2. It was done while the employee was engaged in the employer’s business with the view of furthering the employer’s interest and did not arise entirely from some external, independent and personal motive on the part of the employee.

In this case, it is fairly clear that defendant Warner was furthering his own interests when he attacked plaintiff. His purpose in leaving his duties at the bar and going outside was to see about the damage done by plaintiff to his personal car. Thus, the trial court's refusal to give an instruction on scope of employment was not in error. See Benham v. All Seasons Child Care, Inc., 101 N.M. 636, 686 P.2d 978 (Ct.App.1984).


Plaintiff argues that it was error for the trial court to refuse to give an instruction on premises liability since the duty owed to a plaintiff by an occupier of land extends “to the area which the plain*307tiff has been invited to use or the area the defendant might reasonably expect the plaintiff to use.” (emphasis added). SCRA 1986, 13-1311. See also Mitchell v. Pettigrew, 65 N.M. 137, 333 P.2d 879 (1958). We agree with plaintiff that the parking lot adjacent to Z & E, Inc.’s bar would be an area Z & E, Inc. might reasonably expect plaintiff to use. See Mitchell v. C & H Transportation Co., Inc., 90 N.M. 471, 565 P.2d 342 (1977). Moreover, plaintiff Victor Valdez testified that he was at the bar parking lot to deliver some prospective customers to the club, thus making him a business invitee. See SCRA 1986, 13-1303.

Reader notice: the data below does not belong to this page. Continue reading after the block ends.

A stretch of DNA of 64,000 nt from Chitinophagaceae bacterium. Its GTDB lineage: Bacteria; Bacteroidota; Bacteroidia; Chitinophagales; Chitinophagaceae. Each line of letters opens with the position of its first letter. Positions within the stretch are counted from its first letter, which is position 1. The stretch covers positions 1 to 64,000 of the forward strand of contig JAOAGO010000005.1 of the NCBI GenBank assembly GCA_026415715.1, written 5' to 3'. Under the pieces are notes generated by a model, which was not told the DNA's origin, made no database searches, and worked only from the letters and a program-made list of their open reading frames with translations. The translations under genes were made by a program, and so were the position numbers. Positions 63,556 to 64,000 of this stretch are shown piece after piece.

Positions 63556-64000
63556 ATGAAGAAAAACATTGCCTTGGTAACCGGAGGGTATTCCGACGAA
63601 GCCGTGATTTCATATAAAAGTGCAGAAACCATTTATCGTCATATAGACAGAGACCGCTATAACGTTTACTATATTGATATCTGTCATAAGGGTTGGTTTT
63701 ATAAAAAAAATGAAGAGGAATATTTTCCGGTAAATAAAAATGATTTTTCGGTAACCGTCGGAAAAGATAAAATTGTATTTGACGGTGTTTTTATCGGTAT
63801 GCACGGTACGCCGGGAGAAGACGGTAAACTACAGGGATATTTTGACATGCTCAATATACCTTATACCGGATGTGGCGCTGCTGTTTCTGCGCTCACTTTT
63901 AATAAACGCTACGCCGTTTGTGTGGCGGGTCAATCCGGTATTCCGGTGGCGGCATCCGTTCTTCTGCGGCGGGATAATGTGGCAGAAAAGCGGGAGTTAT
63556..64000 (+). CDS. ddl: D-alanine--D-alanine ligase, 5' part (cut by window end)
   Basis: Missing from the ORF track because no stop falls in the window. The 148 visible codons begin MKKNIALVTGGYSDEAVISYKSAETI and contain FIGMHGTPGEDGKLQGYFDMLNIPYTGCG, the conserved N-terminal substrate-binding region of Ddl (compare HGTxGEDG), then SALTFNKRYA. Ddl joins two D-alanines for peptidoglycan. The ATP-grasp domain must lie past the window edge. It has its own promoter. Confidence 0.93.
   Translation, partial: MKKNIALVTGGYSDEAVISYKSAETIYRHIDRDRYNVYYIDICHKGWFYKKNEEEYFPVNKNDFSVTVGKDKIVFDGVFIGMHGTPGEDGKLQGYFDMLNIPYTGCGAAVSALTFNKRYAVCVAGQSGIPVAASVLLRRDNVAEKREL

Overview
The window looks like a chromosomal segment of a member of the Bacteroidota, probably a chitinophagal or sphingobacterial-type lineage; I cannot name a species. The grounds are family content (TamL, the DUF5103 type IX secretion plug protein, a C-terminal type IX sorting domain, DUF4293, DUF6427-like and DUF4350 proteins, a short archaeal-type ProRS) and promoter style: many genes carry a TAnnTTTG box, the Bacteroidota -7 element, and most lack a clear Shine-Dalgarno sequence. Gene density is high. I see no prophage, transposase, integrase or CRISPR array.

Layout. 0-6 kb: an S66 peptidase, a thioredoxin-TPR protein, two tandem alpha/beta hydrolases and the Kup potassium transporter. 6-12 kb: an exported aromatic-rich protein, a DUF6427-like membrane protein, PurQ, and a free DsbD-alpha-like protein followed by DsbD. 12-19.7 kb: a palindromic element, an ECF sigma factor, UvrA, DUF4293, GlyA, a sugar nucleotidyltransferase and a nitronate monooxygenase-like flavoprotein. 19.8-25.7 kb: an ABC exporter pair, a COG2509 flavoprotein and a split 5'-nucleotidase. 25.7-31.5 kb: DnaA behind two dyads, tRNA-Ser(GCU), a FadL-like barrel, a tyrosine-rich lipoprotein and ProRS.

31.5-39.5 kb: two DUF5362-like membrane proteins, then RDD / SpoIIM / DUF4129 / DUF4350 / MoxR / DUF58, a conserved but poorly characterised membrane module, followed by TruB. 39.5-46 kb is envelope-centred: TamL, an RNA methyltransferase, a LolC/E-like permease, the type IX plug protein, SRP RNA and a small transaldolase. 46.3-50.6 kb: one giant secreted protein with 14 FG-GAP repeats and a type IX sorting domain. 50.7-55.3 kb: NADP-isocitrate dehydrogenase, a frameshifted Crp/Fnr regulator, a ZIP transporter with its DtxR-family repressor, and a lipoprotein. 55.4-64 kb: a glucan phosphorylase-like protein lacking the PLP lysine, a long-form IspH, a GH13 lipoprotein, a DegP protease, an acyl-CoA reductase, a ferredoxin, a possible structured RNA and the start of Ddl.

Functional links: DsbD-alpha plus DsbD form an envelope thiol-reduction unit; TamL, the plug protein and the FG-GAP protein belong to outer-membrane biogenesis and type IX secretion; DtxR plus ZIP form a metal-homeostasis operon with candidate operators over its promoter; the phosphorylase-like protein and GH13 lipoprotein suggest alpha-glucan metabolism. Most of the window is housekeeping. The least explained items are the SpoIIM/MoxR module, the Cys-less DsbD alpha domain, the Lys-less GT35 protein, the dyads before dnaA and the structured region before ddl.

Our case law has noted on several occasions that an innkeeper may be liable for an assault on a business invitee by an employee.

Naturally, an innkeeper is not and cannot be an insurer of a guest or patron against personal injuries inflicted by another person on the premises, other than his servants or agents. Nevertheless, the proprietor of a place of business who holds it out to the public for entry for his business purposes, is subject to liability to guests who are upon the premises and who are injured by the harmful acts of third persons if, by the exercise of reasonable care, the proprietor could have discovered that such acts were being done or about to be done, and could have protected against the injury by controlling the conduct of the other patron.

Coca v. Arceo, 71 N.M. 186, 189, 376 P.2d 970, 973 (1962); accord Lindsay v. Hartog, 76 N.M. 122, 412 P.2d 552 (1966); Pittard v. Four Seasons Motor Inn, Inc., 101 N.M. 723, 688 P.2d 333 (Ct.App.1984). See also Restatement (Second) of Torts § 344 (1965). The term “third persons” includes employees acting outside the scope of their employment. Restatement (Second) of Torts § 344 comment b; Pittard v. Four Seasons Motor Inn, Inc.